Cold Rooster in Watercolor Courtesy of Paul Smith

We have different breeds in our flock, have always had different breeds, so we have some with large wattles and combs, and we have some with very small wattles and combs, which means we have to be diligent all year round to make sure everyone is doing OK in regards to the weather. Since we’ve moved here we’ve added more trees for shade in the summer months for the birds to keep cool beneath. I added a kiddie pool once, however they wouldn’t go near it. Last year I tried getting a misting system, but Lowe’s and Home Depot didn’t have what I needed, and I’m not sure if that’s because of Covid19 problems or not.

Many people want to add heaters to their coops in winter to protect their flock, although this isn’t a good idea. Your birds can’t acclimatize to the cold if their coop is heated and then go outside in the cold; it can actually make them sick or kill them. Having a heat source in the coop is also a fire risk. We’ve known of a few people whose chicken coops burned down this way.

Heat Exhaustion: Symptoms and How to Prevent it

The risks of extreme temperatures are heat exhaustion and death for the summer months and frostbite and death in the winter months; these are the worst possible things that can happen. Signs of heat stress in chickens to look out for are panting, increased water intake, lethargy and weakness, reduced egg production, reduced feed intake, diarrhea, and outstretched wings and legs. To prevent heat stress make sure there is plenty of fresh, clean water daily, a lot of shade, ventilation in the coop, and frozen treats. In the summer I regularly freeze bananas, and on particularly hot days I make my birds ‘ice cream’ by mixing the frozen bananas, that I slice, into plain Greek yogurt with frozen blueberries. They absolutely love it. Chickens who suffer from cold stress will appear cold with ruffled feathers, huddled, and not moving around a lot.

Drawing of a Rooster with Frostbite Courtesy of Paul Smith

Frostbite

Depending on the conditions and the bird it can lead to frostbite. Birds with large combs and wattles are at more risk of getting frostbite, and it can range from mild to severe. Indications of frostbite are blackening edges of comb and/or wattles, reddening of toes, blackened areas of claws, swelling of comb, wattles, and/or toes. Preventing frostbite is the best option by winterizing the coop with insulation and keeping the bedding dry and keeping proper ventilation. It’s important to examine your birds for evidence of frostbite if it’s been particularly cold. Casanova, our first rooster, got frostbite in late 2017. He usually was very good at staying in the coop in inclement weather; he tried to persuade his flock to do so as well, although they didn’t respect him that much, and so they went outside in the snow anyway. Well, the first couple of days he remained inside like a smart roo, however the third day he left; I suppose he was lonely. When we went to lock them up, we saw that he was lethargic so we brought him to the garage and gave him water and put food in front of him, yet he wouldn’t eat. It wasn’t until the next day that we noticed he had frostbite on his leg. Unfortunately by the time we did anything it was too late, and infection is what most likely did him in.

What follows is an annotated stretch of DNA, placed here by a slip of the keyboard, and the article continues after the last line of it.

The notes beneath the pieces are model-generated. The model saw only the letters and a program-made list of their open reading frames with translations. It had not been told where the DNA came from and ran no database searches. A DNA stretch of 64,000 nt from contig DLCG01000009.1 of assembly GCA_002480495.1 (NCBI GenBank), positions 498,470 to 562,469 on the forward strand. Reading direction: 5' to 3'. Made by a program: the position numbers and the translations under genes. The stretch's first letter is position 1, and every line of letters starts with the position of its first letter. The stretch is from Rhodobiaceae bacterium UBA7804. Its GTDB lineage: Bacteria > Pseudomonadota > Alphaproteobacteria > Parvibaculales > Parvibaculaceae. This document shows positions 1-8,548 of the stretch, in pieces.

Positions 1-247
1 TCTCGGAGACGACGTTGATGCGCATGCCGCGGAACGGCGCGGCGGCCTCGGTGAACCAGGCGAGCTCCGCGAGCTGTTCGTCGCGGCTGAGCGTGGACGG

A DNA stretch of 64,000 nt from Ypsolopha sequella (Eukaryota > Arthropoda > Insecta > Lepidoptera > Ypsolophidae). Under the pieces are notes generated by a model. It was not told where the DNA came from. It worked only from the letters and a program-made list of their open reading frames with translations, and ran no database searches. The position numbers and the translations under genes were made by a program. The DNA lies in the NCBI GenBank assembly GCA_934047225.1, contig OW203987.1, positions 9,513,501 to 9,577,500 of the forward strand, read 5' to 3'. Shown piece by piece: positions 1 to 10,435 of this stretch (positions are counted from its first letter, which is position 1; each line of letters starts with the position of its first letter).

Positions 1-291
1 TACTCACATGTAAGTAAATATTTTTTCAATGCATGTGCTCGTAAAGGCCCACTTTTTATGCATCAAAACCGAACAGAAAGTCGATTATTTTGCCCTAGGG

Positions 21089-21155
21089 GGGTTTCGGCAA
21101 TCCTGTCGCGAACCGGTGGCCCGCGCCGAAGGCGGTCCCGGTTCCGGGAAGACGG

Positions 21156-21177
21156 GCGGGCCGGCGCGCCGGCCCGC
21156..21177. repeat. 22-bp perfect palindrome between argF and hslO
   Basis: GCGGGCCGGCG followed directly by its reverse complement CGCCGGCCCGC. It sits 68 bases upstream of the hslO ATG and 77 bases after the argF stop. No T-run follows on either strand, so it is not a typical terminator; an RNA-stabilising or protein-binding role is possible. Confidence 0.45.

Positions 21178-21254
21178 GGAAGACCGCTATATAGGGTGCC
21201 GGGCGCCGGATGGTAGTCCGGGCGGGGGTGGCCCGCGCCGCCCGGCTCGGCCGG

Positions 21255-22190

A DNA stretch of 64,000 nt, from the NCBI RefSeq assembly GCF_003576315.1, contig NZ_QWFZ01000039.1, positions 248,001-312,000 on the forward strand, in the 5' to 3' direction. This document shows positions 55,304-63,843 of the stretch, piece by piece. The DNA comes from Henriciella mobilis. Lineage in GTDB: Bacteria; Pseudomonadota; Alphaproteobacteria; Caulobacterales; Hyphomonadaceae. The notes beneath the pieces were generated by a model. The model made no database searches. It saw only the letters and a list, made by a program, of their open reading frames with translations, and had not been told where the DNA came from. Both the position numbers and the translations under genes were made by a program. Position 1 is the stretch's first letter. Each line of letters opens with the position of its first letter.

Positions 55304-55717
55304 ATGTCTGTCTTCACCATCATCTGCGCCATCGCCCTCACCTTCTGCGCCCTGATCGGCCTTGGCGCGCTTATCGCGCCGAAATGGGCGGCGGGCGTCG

I mention this because it’s been very cold, and we have two roosters now. Megatron is very suited to this weather, whereas Baby Nay isn’t as much. They don’t have a very good relationship, father and son. Baby Nay gets into trouble with his dad all the time, and he gets kicked out of the coop; when our below freezing weather started last week he was kicked out and was seen lying down in the snow. I was at work, but Paul rescued him, and put him in chicken jail for his safety after examining him for frostbite. And because of Megatron’s behavior, I didn’t let the birds out the following day. I fed them and watered them but left them inside. They have all been sequestered in the coop and run for a week or more now. Normally they don’t like that, however they have all been huddling together, including the ducks, because they need the body heat. We’ve regularly added extra straw to the bedding for insulation as well, and each time Paul has gone outside to feed and water them, he checks them over for frostbite.

How to Treat Frostbite

To treat frostbite, the bird needs to be brought inside, and if the feet are affected, the feet should be placed in warm, not hot, water for about 20-25 minutes, slowly, to bring the tissue back up to temperature. Do NOT apply direct heat, and only soak the bird’s feet in warm water if you’re not going to immediately put it back outside, as this will only cause further damage. Don’t rub on the affected areas and don’t remove any tissue, however keep the area clean with chlorhexadine 2% solution spray 2-3 times a day until healed. Give the bird water and electrolytes with water. Monitor for signs of infection: oozing, redness, swelling, etc. If you live somewhere with access to a poultry vet, call them, because this would require immediate attention depending on the location and size of frostbite, but they would be able to call in prescriptions and give you more guidance.

Causes of Chicken Stress